October 15, 2010
technology review | Yard Management

Canadian Tire goes yard with a YMS

Canadian Tire goes yard with a YMS

Mega-retailer Canadian Tire bought its yard management system as a scheduling aid. Now, it's using the software to manage virtually every aspect of its yard operations.

By James A. Cooke

It's safe to say that nearly all yard management software (YMS) purchases are made by companies looking to keep tabs on equipment or handle dock scheduling. But the fact is, these apps can do much more than that. When used to their full potential, they have the capacity to streamline virtually any yard- and equipment-related task in a distribution operation. Just ask the folks at Canadian Tire Corp. Ltd., one of Canada's largest retailers.

"The original objective of our YMS was to put in a scheduling solution to increase door utilization," says Gary Fast, associate vice president for domestic transportation operations at Canadian Tire. But once the system was up and running, the company began finding other uses for the software. "Over the past five years, our YMS has evolved from an integrated scheduling tool to a business-critical execution tool," says Fast.

Canadian Tire today uses its YMS for a wide range of distribution tasks, including oversight of yard operations, providing shipment visibility, and tracking equipment utilization. The result has been a marked increase in trailer throughput at all of the yards where the software is in place.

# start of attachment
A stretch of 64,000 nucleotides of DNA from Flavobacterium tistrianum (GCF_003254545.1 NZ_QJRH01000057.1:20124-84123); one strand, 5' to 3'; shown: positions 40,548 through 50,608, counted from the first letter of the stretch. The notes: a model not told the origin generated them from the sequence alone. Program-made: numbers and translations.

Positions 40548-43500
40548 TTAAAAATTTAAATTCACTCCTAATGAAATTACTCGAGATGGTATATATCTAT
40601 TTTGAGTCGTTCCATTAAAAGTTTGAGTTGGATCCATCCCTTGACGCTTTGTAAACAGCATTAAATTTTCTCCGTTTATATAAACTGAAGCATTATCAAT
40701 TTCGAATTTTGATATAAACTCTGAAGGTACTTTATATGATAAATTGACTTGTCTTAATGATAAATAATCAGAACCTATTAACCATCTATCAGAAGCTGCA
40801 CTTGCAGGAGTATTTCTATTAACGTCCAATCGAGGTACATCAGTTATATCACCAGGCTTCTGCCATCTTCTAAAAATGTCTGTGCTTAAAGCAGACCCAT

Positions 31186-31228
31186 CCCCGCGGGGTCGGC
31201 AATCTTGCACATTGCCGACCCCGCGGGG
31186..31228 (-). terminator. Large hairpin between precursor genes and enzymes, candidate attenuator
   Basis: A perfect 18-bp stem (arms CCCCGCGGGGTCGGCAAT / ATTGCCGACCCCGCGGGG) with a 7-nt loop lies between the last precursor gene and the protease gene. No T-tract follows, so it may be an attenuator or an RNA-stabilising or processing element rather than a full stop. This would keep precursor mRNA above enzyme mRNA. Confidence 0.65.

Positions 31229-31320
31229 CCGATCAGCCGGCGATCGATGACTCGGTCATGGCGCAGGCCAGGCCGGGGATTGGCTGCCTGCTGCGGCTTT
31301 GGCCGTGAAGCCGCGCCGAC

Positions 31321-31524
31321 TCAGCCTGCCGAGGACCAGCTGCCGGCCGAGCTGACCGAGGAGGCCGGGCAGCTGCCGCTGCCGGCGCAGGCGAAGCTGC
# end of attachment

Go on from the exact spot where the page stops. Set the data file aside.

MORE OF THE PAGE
Putting the software to the test
Based in Toronto, Canadian Tire is one of Canada's largest publicly traded companies, reporting $10.3 billion (U.S. dollars) in total retail sales for 2009. Its name notwithstanding, the company is more than a purveyor of tires. It operates about 470 general merchandise retail stores throughout Canada, selling automotive, home, and leisure wares. It also owns an apparel retailer, a chain of automotive parts stores, and some gasoline stations.

To support its retail operations, Canadian Tire operates four distribution centers—two in Toronto, one in Montreal, and another in Calgary. (The Toronto-area DCs are run by Canadian Tire, while the Montreal and Calgary facilities are operated by Genco Supply Chain Solutions.) All of the DCs except the Calgary facility use the YMS.

The YMS purchase was part of a wholesale supply chain redesign and overhaul that dates back nearly a decade. In 2001, Canadian Tire began taking steps to expand its distribution network's capacity and streamline operations in order to keep up with burgeoning sales. As part of that initiative, it installed a new order management system, upgraded its warehouse management system (WMS), established a new DC in Calgary, and, in 2005, implemented the yard management software. "The YMS was part of a broad initiative, called Customer Link, that was about upgrading technology and increasing capacity," says Fast. "It [the YMS] was a capacity requirement."

The purchase was the culmination of a yearlong YMS selection process that concluded with a one-week pilot with the two finalists. During that week, Canadian Tire evaluated both systems' performance on a variety of scenarios, including unloading and scheduling, trailer positioning and staging, tracking trailers in the yard, and viewing the location of equipment in real time. "The service providers had a chance to demonstrate how their software would address our business needs," says Fast. "We sent the vendors a binder with various scenarios that we wanted to see the software execute."

Based on the results of the pilot, the company chose Yard Smart, a yard management package from Montreal-based C3 Solutions. That application has since been integrated with Canadian Tire's WMS as well as the legacy systems used for general business.

More than a scheduling tool